Languages of India and abroad
agnikuṇḍa (अग्निकुंड).—n (S) A hole in the ground, or an enclosed space on the surface, or a metal square-mouthed vessel, for receiving and preserving consecrated fire.Source: DDSA: The Aryabhusan school dictionary, Marathi-English
agnikuṇḍa (अग्निकुंड).—n A hole in the ground for receiving and preserving consecrated fire.
Marathi is an Indo-European language having over 70 million native speakers people in (predominantly) Maharashtra India. Marathi, like many other Indo-Aryan languages, evolved from early forms of Prakrit, which itself is a subset of Sanskrit, one of the most ancient languages of the world.
1) Agnikuṇḍa (अग्निकुण्ड):—[=agni-kuṇḍa] [from agni] n. a pan with live coals, [Rāmāyaṇa]
2) [v.s. ...] a hole or enclosed space for the consecrated fire, [Kathāsaritsāgara]Source: Cologne Digital Sanskrit Dictionaries: Goldstücker Sanskrit-English Dictionary
Agnikuṇḍa (अग्निकुण्ड):—[tatpurusha compound] n.
(-ṇḍam) A hole in the ground or an enclosed space on the surface for receiving and preserving consecrated fire. E. agni and kuṇḍa.
[Sanskrit to German]
Sanskrit, also spelled संस्कृतम् (saṃskṛtam), is an ancient language of India commonly seen as the grandmother of the Indo-European language family (even English!). Closely allied with Prakrit and Pali, Sanskrit is more exhaustive in both grammar and terms and has the most extensive collection of literature in the world, greatly surpassing its sister-languages Greek and Latin.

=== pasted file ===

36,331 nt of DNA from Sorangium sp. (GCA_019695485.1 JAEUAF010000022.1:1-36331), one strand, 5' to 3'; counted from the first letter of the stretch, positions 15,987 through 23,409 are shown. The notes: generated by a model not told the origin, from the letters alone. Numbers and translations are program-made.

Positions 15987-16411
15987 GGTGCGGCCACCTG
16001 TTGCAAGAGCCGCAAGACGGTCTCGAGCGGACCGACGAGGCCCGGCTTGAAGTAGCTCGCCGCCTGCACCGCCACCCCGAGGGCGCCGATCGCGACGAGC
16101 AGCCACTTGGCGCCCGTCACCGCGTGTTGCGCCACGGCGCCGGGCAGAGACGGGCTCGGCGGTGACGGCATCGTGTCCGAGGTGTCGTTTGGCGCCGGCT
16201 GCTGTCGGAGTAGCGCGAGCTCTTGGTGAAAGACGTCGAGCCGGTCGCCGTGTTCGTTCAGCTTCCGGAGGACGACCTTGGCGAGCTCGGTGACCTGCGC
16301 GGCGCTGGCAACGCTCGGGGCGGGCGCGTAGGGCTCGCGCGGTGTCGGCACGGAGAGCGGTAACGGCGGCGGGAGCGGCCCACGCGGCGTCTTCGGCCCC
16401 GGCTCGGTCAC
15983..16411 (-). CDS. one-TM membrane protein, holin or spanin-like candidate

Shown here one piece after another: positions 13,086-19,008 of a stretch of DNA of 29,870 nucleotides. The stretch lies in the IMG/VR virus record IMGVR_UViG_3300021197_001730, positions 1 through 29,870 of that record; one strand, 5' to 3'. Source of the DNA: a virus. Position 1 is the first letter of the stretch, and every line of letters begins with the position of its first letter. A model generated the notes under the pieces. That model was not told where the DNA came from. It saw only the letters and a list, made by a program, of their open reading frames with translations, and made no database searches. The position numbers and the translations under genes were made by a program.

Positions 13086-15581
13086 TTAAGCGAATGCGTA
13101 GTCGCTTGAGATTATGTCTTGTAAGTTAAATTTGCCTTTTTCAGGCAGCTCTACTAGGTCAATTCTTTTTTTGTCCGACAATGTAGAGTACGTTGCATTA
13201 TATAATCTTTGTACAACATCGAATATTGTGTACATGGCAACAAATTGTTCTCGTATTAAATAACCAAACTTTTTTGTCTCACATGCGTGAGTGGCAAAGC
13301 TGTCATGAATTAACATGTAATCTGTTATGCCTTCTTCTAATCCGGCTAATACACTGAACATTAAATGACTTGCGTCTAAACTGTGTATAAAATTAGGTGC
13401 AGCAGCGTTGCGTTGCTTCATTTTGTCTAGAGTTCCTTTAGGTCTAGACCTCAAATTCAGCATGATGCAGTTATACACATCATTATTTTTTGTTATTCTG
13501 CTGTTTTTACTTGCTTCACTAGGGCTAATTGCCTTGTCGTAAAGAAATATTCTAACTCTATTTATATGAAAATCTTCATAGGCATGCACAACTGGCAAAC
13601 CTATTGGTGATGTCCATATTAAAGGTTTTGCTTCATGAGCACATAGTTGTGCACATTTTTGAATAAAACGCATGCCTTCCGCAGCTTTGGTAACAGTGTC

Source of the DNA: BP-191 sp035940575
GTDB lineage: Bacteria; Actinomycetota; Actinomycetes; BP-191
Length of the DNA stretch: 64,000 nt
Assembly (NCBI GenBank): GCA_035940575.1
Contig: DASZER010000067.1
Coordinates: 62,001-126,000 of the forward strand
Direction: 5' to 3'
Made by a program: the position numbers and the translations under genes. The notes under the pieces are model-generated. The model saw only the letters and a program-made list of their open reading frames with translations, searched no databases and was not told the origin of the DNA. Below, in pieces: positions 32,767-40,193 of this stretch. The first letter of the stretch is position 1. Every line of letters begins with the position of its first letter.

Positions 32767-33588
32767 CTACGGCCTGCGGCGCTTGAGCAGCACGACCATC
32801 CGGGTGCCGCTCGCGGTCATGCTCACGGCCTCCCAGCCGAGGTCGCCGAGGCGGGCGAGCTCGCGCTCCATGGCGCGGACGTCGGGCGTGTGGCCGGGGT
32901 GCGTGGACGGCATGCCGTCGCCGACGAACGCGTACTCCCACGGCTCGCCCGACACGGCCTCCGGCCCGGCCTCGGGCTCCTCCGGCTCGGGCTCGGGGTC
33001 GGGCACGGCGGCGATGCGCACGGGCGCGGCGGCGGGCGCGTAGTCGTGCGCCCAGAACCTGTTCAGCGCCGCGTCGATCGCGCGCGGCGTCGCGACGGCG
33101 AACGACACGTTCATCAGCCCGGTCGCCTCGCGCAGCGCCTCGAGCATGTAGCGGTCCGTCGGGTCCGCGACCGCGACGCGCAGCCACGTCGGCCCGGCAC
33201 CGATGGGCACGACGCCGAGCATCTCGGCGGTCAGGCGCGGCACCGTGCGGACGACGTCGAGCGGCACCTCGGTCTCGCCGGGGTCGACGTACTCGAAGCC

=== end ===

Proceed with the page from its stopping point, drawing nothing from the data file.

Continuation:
1) [noun] a vessel or a hallow place in the ground for preserving sacrificial fire or a hollow in the ground for ordinary house-hold fire.
2) [noun] the Bull, a constellation coinciding with its sign in the Zodiac; the Taurus.
Kannada is a Dravidian language (as opposed to the Indo-European language family) mainly spoken in the southwestern region of India.
See also (Relevant definitions)
Starts with: Agnikundama.
Full-text: Agnyayatana, Shrutirati, Mahadevi, Kunda, Oshtha, Kundi, Surodaya, Agni.
Search found 9 books and stories containing Agnikunda, Agnikuṇḍa, Agni-kuṇḍa, Agni-kunda, Agnikuṇḍā, Agnikumda, Agnikuṃḍa, Agni-kuṇḍā; (plurals include: Agnikundas, Agnikuṇḍas, kuṇḍas, kundas, Agnikuṇḍās, Agnikumdas, Agnikuṃḍas, kuṇḍās). You can also click to the full overview containing English textual excerpts. Below are direct links for the most relevant articles:
Chaitanya Bhagavata (by Bhumipati Dāsa)
Verse 1.9.121 < [Chapter 9 - Nityānanda’s Childhood Pastimes and Travels to Holy Places]
Trishashti Shalaka Purusha Caritra (by Helen M. Johnson)
Part 5: Bharata’s previous births < [Chapter VIII - The abandonment of Sītā]
The Devi Bhagavata Purana (by Swami Vijñanananda)
Chapter 11 - On the description of the greatness of the three kinds of Bhaṣmas < [Book 11]
The Gautami Mahatmya (by G. P. Bhatt)
Ramayana of Valmiki (by Hari Prasad Shastri)
Chapter 31 - Ravana goes to the Banks of the Narmada River < [Book 7 - Uttara-kanda]
Puranic encyclopaedia (by Vettam Mani)